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Chicago Personal Injury Lawyer Shares Concern Over Window Blind Safety

There are few cases on which a Chicago personal injury lawyer will work that involves more emotion that than the death of a young child. Unfortunately, accidents that take the life of infants occur with starling frequency.

The New York Times reported last week on one common household product that claims the life of an average of one child every month: window blinds. More specifically, the cords on many window blind systems are dangerous choking hazards for infants. The article recounts the story of one mother who ran into her two-year-old’s bedroom only to find him hanging lifeless inches from the ground. The child had a blind window cord wrapped around his neck. He ultimately died from the asphyxiation.

Similar deaths have occurred for the last quarter century. However, the federal government is now taking a closer look at the safety hazard and is asking blind manufacturers to eliminate the risks posed by these cords. If manufacturers fail to take steps to eliminate risks, federal regulators at the Consumer Product Safety Commission may institute new mandatory regulations.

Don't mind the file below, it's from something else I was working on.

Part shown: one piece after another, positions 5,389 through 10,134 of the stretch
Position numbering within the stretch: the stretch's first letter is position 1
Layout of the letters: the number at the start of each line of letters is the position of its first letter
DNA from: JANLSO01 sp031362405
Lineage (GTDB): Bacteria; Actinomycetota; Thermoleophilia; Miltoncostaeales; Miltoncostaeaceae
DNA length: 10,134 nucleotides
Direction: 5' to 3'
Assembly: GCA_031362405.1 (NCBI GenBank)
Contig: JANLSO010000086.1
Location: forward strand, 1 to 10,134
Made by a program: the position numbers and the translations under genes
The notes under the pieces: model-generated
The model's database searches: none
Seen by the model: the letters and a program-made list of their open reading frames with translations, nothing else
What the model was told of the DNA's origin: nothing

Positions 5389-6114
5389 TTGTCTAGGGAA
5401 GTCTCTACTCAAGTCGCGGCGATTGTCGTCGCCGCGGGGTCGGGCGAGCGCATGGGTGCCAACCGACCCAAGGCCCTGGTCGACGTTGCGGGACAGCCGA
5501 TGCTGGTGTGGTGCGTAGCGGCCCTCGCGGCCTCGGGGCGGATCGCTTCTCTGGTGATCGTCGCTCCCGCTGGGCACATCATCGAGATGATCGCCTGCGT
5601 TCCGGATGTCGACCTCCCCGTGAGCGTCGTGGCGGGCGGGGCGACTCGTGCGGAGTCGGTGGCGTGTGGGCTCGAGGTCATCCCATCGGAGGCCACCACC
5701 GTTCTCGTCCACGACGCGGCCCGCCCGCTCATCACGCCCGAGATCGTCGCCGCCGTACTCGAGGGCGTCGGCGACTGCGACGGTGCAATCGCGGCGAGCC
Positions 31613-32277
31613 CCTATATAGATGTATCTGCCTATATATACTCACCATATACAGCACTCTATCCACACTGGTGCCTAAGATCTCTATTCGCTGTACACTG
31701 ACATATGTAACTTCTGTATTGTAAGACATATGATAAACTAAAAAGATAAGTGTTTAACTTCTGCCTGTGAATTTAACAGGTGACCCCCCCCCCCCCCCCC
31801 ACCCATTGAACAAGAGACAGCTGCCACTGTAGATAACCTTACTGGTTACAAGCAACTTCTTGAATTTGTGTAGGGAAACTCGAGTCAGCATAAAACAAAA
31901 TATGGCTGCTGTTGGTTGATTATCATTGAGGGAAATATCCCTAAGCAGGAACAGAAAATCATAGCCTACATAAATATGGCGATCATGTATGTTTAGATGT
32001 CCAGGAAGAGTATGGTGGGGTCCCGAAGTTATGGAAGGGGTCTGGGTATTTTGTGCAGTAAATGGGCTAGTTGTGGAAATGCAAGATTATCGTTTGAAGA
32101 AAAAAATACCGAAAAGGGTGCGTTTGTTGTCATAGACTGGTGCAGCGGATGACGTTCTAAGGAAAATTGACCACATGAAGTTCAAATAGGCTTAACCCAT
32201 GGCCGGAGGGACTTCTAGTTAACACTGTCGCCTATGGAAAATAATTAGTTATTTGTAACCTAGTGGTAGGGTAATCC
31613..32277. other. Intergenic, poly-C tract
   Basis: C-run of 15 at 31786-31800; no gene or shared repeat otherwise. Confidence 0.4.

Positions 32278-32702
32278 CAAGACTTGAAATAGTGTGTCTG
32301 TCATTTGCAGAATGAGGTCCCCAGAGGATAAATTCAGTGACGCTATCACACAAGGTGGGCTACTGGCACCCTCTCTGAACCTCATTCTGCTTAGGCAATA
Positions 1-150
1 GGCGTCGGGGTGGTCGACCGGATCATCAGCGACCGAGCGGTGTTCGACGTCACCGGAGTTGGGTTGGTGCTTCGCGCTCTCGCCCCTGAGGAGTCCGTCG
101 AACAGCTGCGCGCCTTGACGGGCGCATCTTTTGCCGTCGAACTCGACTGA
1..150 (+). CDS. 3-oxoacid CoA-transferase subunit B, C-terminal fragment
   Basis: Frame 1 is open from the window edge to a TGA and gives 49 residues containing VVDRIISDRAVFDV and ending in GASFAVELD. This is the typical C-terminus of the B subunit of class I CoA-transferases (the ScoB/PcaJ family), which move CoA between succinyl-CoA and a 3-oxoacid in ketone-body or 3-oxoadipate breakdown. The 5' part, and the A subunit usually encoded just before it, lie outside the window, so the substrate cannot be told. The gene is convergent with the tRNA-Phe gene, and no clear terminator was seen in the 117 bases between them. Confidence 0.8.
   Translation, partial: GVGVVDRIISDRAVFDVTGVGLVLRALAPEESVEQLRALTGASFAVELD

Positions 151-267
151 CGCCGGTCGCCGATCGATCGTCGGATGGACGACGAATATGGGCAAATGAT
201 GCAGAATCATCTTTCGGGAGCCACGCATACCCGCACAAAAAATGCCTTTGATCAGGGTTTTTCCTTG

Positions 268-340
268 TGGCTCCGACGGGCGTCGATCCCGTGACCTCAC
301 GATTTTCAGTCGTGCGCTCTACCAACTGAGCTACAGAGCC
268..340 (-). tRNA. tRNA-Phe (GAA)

Consumer safety advocates have long complained that the manufacturers of these products have done little to address the problem. More specifically, there remains a very simple way to eliminate the problem completely: cordless blinds. However these blinds are more expensive to manufacture and sell. Besides that option, manufacturers also can create retractable cords or covered cords that are inaccessible to children. Each of those alternative options are cheaper to manufacture than entirely cordless blinds.

Our Chicago product liability attorneys at Levin & Perconti often work with victims who have suffered tremendous loss by poorly manufactured items. Historically, many manufacturers have refused to enact necessary safety changes until pressured by the legal system. Please contact one of our Illinois personal injury lawyers if you have been injured by a product that could have been better made to maximize safety.

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